I recently added movie theater handbills/programs from China (including Manchuria) to the East Asian section of the Makino Collection (Series VII, box 609, 611, 634). These handbills from the 1940s are organized by city in Manchuria, with dates in Manchukuo calendar years (kōtoku/康徳), assuming that is what was written on the handbills. Cities include Hsinking/Xinjing/新京 (capital of Manchukuo), Dairen/Dalian/大連, and Tianjin/天津.  Some include tickets stubs which are kept with the handbill/program. Some have English, Japanese, and/or Chinese, and sometimes Russian text.  What do these ephemera have to contribute to our knowledge of the colonial period and Japanese Occupation?  Perhaps patrons of the Makino Collection will tell us in the future.

These handbills are a lovely addition to the more than 3,000 movie theater handbills from Japanese movie theaters that have already been processed in Series XII of the Collection (Boxes 124-139, 560, 612). The one below from Tokyo Eiga Gekijo has a ticket stub alongside it:

These are Musashino Weekly from 1925.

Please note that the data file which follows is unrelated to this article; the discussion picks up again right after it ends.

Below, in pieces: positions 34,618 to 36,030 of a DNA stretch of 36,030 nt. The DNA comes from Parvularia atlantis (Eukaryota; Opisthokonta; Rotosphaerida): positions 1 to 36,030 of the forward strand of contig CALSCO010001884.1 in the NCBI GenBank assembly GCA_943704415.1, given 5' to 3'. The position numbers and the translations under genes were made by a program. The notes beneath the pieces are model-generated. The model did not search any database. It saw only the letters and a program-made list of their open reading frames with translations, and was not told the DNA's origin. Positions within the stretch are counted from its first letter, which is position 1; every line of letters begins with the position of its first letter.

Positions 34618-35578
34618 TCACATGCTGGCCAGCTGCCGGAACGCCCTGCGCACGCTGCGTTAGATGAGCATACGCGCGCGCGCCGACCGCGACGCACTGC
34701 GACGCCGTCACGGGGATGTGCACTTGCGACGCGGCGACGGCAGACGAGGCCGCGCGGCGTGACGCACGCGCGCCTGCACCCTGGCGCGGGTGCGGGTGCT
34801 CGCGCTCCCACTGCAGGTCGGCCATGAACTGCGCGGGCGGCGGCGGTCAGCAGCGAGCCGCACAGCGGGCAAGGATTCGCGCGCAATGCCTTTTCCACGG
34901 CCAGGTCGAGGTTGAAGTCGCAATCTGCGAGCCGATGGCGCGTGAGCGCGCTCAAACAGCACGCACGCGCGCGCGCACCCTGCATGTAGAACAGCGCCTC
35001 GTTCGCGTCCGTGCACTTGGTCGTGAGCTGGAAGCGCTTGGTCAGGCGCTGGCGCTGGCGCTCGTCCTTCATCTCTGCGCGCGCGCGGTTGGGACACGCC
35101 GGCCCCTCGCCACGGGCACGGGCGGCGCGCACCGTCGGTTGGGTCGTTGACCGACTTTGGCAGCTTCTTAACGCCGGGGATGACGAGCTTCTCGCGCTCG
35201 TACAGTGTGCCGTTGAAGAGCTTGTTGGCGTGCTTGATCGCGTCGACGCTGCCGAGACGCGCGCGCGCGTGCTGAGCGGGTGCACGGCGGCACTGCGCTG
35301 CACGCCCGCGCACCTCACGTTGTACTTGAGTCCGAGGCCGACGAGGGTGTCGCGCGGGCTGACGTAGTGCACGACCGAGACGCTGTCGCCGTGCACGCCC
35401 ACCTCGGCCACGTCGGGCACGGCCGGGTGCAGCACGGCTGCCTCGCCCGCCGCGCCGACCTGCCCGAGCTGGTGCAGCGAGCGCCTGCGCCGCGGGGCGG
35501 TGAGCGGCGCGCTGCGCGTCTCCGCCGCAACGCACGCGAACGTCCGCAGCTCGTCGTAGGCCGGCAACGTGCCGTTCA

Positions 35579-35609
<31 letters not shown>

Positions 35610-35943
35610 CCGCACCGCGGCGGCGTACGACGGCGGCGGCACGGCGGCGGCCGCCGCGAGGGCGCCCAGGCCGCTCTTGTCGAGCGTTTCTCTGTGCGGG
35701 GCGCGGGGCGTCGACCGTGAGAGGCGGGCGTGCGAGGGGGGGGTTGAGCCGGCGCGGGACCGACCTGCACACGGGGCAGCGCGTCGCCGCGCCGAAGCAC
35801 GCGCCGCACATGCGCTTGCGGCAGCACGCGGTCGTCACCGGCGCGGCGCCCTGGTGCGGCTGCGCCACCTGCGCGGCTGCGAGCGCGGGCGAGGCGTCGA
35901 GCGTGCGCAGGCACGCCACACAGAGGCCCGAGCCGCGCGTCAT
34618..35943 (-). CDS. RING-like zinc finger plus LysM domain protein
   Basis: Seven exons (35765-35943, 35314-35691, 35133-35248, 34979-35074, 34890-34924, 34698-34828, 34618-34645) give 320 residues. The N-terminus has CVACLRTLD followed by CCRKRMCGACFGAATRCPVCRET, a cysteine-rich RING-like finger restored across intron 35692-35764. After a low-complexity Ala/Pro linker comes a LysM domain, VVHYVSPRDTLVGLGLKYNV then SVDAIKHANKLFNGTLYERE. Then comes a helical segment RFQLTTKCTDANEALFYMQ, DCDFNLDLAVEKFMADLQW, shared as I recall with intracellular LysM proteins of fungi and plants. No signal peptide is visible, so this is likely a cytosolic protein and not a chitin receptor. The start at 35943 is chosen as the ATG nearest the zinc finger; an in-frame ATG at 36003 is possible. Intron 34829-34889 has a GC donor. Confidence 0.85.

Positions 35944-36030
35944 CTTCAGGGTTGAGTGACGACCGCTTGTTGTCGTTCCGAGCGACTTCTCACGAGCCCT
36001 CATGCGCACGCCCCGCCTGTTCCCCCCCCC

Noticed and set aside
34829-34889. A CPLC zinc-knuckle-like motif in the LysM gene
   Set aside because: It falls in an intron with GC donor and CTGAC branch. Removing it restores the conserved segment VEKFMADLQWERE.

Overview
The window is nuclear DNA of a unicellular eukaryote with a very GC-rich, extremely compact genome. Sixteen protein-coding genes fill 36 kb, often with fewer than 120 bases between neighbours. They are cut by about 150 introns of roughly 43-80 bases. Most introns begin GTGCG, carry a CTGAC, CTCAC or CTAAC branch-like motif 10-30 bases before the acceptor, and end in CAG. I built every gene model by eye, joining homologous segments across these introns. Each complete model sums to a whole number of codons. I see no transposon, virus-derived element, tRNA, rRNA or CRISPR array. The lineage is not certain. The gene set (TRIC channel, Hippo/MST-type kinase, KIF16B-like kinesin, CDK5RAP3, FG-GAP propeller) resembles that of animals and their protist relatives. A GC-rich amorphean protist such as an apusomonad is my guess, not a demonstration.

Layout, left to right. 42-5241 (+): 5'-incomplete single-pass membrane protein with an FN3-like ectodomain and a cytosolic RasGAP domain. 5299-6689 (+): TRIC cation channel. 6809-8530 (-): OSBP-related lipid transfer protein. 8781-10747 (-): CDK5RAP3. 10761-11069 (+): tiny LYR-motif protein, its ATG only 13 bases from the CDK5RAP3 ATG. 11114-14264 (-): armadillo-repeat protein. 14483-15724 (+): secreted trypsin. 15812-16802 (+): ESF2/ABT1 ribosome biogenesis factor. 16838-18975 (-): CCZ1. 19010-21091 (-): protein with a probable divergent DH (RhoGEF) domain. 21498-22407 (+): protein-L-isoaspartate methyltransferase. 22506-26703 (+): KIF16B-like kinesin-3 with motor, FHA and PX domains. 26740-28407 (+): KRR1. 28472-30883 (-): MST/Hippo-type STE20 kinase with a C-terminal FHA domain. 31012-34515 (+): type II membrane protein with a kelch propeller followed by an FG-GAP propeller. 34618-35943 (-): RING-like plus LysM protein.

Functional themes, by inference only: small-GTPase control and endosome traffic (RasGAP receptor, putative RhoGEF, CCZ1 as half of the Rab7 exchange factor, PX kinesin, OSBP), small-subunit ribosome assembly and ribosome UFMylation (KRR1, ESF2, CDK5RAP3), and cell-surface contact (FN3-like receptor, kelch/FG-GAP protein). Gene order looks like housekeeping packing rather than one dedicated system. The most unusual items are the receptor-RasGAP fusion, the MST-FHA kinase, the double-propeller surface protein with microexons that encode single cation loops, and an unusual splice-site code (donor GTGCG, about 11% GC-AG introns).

This set of handbills contains prewar fliers, pamphlets, programs, and weekly listings of film showings at movie theaters primarily during the prewar period. Also included with many of the programs are newspaper clippings or even ticket stubs for the particular film showings that appear in the programs. They are very well organized and we tried to include as much information as possible in the Excel file of holdings.  The first file contains early Meiji period handbills with some from the Taishō period (1920s) as organized by Mr. Makino. Files are then organized alphabetically by city, theater name, title (when known), and then number and date (This retains Mr. Makino’s organization by location and theater name). The majority of fliers are from theaters in Tokyo, more than 70 movie theaters in all. For these theaters, they are further organized alphabetically by location within the city of Tokyo: area of Tokyo, theater name, title, and then number and date. Some programs in this subseries are numbered and dated, while others are not numbered nor dated. The scope content/notes column includes the name of the film production company that managed the theater where known. In addition to the theater name, we have included the title of the publication, which means in some cases there are multiple folders per theater name.